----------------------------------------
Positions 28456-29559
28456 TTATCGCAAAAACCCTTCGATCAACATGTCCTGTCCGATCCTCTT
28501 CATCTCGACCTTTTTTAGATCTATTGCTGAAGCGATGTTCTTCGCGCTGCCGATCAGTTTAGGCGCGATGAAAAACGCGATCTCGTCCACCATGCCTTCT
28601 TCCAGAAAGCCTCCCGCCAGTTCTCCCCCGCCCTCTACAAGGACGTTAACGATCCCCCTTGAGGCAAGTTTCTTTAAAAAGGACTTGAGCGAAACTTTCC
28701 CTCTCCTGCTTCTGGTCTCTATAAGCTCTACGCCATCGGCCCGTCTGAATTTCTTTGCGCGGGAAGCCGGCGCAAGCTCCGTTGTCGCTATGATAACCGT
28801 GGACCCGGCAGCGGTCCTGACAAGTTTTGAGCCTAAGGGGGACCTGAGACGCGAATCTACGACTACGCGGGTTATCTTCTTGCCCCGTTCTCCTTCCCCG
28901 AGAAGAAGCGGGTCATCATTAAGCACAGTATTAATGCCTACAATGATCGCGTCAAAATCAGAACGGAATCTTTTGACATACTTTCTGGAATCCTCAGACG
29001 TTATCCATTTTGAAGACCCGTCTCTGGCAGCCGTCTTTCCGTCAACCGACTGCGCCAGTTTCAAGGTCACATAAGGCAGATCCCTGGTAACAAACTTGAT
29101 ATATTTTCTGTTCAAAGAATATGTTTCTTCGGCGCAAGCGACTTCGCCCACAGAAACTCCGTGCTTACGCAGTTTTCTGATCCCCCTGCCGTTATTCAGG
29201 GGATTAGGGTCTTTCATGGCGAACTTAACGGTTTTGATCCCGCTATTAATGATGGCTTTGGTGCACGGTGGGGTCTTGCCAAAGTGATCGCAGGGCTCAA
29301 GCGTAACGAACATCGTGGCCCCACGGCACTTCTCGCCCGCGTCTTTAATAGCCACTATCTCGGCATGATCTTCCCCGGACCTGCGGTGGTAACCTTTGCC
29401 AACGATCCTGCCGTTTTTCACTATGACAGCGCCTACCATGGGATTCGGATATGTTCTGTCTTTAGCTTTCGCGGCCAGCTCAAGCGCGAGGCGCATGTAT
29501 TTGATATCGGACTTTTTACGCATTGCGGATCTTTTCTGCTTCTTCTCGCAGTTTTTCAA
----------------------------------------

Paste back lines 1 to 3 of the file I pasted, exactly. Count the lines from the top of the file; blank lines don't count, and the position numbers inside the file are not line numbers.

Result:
Positions 28456-29559
28456 TTATCGCAAAAACCCTTCGATCAACATGTCCTGTCCGATCCTCTT
28501 CATCTCGACCTTTTTTAGATCTATTGCTGAAGCGATGTTCTTCGCGCTGCCGATCAGTTTAGGCGCGATGAAAAACGCGATCTCGTCCACCATGCCTTCT